Withdrawal is the responsibility of the student!  If you quit attending class, you must withdraw yourself or face receiving an F.  Withdrawal is done by filling out the appropriate form in the Admissions and Records Office at any campus by the appropriate date given in the College Calendar: for Spring, it is April 21, 2003.  Reinstatements will only be done in the case of college error.


Incomplete (I) grades will be given in consultation with the student and upon agreement of the instructor when extenuating circumstances have prevented the student from completing the course. In order to be considered for an "I", a student must have successfully completed a minimum of two-thirds of the work in the course.  Note that Incomplete (I) grades must be completed by approximately two weeks before the end of the next semester.  If not completed by that time, the incomplete (I) grade becomes a failing grade (F).


Statement on Scholastic Dishonesty
"Acts prohibited by the college for which discipline may be administered include scholastic dishonesty, including but not limited to, cheating on an exam or quiz, plagiarizing, and unauthorized collaboration with another in preparing outside work.  Academic work submitted by students shall be the result of their thought, research or self-expression.  Academic work is defined as, but not limited to, tests, quizzes, whether taken electronically or on paper; projects, either individual or group; classroom presentations; and homework.”
Statement on Students with Disabilities 

"Each ACC campus offers support services for students with documented physical or psychological disabilities.  Students with disabilities must request reasonable accommodations through the Office of Students with Disabilities on the campus where they expect to take the majority of their classes.  Students are encouraged to do this three weeks before the start of the semester.”


“Students who are requesting accommodation must provide the instructor with a letter of accommodation from the Office of Students with Disabilities (OSD) at the beginning of the semester.   Accommodations can only be made after the instructor receives the letter of accommodation from OSD.”


Statement on Academic Freedom
"Institutions of higher education are conducted for the common good.  The common good depends upon a search for truth and upon free expression.  In this course the professor and students shall strive to protect free inquiry and the open exchange of facts, ideas, and opinions.  Students are free to take exception to views offered in this course and to reserve judgment about debatable issues. Grades will not be affected by personal views.  With this freedom comes the responsibility of civility and a respect for a diversity of ideas and opinions.  This means that students must take turns speaking, listen to others speak without interruption, and refrain from name-calling or other personal attacks."
Statement on Lab Safety
"Health and safety are paramount values in science classrooms, laboratories and field activities.  Students are expected to learn, understand and comply with environmental, health and safety (EHS) procedures and protocols, and must agree to abide by the ACC science safety policy.  Students are expected to conduct themselves with appropriate professional behavior and with respect and courtesy to all.   Anyone who thoughtlessly or intentionally jeopardizes the health or safety of another individual will be immediately dismissed from the day’s activity, may be withdrawn from the class, and/or barred from attending all activities. Specific safety information for each activity will be discussed at the beginning of the activity.  For those activities that require specific safety training, a student who is late and misses the safety training will not be able to participate in the activity.  The comprehensive science safety policy can be found at:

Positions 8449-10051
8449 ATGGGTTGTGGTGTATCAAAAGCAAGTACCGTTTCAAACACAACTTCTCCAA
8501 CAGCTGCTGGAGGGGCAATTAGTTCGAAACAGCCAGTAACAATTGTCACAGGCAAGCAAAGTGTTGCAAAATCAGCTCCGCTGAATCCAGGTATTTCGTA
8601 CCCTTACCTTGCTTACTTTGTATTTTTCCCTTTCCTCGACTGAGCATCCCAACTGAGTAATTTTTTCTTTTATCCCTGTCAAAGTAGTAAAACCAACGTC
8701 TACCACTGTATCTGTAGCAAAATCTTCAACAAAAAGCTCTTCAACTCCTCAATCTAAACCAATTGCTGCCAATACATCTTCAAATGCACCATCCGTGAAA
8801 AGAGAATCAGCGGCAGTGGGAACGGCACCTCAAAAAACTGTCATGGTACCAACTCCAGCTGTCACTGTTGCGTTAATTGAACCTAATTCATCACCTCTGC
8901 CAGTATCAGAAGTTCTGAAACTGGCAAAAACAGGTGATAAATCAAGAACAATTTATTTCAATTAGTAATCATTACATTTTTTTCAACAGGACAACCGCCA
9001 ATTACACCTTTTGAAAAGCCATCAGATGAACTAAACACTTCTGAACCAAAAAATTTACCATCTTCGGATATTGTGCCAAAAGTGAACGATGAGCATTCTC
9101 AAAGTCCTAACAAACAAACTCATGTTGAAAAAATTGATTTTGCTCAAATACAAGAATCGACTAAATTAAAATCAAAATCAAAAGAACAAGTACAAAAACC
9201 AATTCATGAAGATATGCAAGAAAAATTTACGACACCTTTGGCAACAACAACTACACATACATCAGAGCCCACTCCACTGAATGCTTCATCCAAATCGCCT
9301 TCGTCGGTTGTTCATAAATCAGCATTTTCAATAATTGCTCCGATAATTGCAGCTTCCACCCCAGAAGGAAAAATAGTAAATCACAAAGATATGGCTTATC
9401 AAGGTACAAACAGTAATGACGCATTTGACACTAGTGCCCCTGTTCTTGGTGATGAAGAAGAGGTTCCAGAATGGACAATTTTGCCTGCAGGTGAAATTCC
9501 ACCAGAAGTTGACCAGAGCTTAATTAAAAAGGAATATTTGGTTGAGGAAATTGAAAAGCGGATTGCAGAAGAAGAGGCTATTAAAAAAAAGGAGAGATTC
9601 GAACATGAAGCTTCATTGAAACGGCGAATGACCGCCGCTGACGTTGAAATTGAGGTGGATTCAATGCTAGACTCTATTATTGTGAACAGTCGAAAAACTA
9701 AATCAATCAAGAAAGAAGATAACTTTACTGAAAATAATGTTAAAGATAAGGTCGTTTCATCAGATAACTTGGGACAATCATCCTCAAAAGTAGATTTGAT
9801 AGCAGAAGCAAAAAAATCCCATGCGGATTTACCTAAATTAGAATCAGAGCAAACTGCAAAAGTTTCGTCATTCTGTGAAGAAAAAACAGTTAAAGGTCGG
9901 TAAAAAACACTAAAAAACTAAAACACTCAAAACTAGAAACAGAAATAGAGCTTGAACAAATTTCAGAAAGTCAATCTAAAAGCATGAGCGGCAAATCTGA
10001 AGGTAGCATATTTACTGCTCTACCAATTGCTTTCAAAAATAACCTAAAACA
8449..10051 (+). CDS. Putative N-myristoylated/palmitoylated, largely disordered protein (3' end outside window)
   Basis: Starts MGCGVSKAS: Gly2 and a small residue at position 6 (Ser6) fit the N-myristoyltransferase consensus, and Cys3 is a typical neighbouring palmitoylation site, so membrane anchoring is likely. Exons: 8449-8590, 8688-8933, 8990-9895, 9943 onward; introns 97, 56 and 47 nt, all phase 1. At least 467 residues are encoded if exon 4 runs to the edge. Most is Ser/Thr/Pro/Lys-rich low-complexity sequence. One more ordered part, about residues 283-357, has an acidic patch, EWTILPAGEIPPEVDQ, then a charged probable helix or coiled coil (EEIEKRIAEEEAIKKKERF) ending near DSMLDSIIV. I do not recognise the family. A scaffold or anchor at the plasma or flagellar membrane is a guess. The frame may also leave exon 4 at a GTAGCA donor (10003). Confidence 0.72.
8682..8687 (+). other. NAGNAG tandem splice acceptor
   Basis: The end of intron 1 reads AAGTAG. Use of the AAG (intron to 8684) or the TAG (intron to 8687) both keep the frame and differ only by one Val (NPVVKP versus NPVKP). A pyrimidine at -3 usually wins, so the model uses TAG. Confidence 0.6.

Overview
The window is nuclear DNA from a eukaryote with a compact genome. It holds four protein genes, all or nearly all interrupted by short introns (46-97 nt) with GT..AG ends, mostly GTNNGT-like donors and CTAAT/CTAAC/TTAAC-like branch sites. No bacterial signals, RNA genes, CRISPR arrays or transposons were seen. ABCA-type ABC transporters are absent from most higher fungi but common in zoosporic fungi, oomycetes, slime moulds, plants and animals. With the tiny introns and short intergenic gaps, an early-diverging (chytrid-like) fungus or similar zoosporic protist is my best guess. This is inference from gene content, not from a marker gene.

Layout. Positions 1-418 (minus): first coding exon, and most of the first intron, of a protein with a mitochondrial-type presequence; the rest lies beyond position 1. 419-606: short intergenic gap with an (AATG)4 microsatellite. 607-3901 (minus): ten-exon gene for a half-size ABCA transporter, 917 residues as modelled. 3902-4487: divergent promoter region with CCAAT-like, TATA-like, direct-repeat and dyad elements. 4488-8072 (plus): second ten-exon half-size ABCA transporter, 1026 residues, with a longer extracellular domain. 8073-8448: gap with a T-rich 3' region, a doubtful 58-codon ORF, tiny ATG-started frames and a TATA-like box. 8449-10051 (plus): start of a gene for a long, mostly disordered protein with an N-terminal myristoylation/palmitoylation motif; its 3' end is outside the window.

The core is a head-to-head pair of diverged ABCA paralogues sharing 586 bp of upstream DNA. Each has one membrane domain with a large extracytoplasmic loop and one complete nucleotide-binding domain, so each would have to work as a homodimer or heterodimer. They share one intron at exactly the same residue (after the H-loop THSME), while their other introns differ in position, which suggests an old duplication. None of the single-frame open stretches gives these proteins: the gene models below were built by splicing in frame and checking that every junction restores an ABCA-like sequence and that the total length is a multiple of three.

Open lab hours will be available for microbiology students in RGC 312.  These times will be posted outside the classroom door and will be staffed by a lab assistant.


Both lecture and lab syllabi contain a course schedule. “Please note:  schedule changes may occur during the semester.  Any changes will be announced in class.”



ACC Testing Center policies can be found at:



The web address for student services is:

The ACC student handbook can be found at:



The web address is:,

then click on “Campus Based Student Support Overview”.




BIOL 2421                                                       Microbiology


LAB MANUAL: Explorations in Microbiology: A Discovery-Based Approach  

                                                      By Hudson and Sherwood


Laboratory is an important and integral part of your education in microbiology. During laboratory, you will learn microbiological techniques, collect data, and apply these techniques and data collection procedures to identify unknowns and design experiments. Some techniques are unique to microbiology, as staining procedures and microscopic techniques. However, most of the techniques are useful throughout biology and in biotechnology.  Bacteria and yeast are frequently used in recombinant DNA methodologies. Pipetting and dilutions are important techniques in many science laboratories. These techniques and many others will be learned/reviewed this semester using microbes.


Exercises will NOT be performed in the order listed in the laboratory manual. This is because experiments will be done with topics concurrently being covered in lecture. So take careful notice of what will be done on a given day. You are responsible for reading the exercises ahead of time, including the “case study” at the beginning of the exercise to help you understand the practical importance of the exercises. Case studies will be used throughout the course.


Grading for lab is based on 250 possible points, which will be added to the points earned in lecture to determine the final course grade. There is NO laboratory practical! Laboratory grading is done in many small parts. There are four grading categories, detailed on the Laboratory Grade Sheet.


       1. Completing the Results and Reflections at the end of each exercise we perform except 9, 18, 32 and 33. Since 22 exercises will require completion of these R&R at 5 points each, this counts 110 points toward the laboratory grade.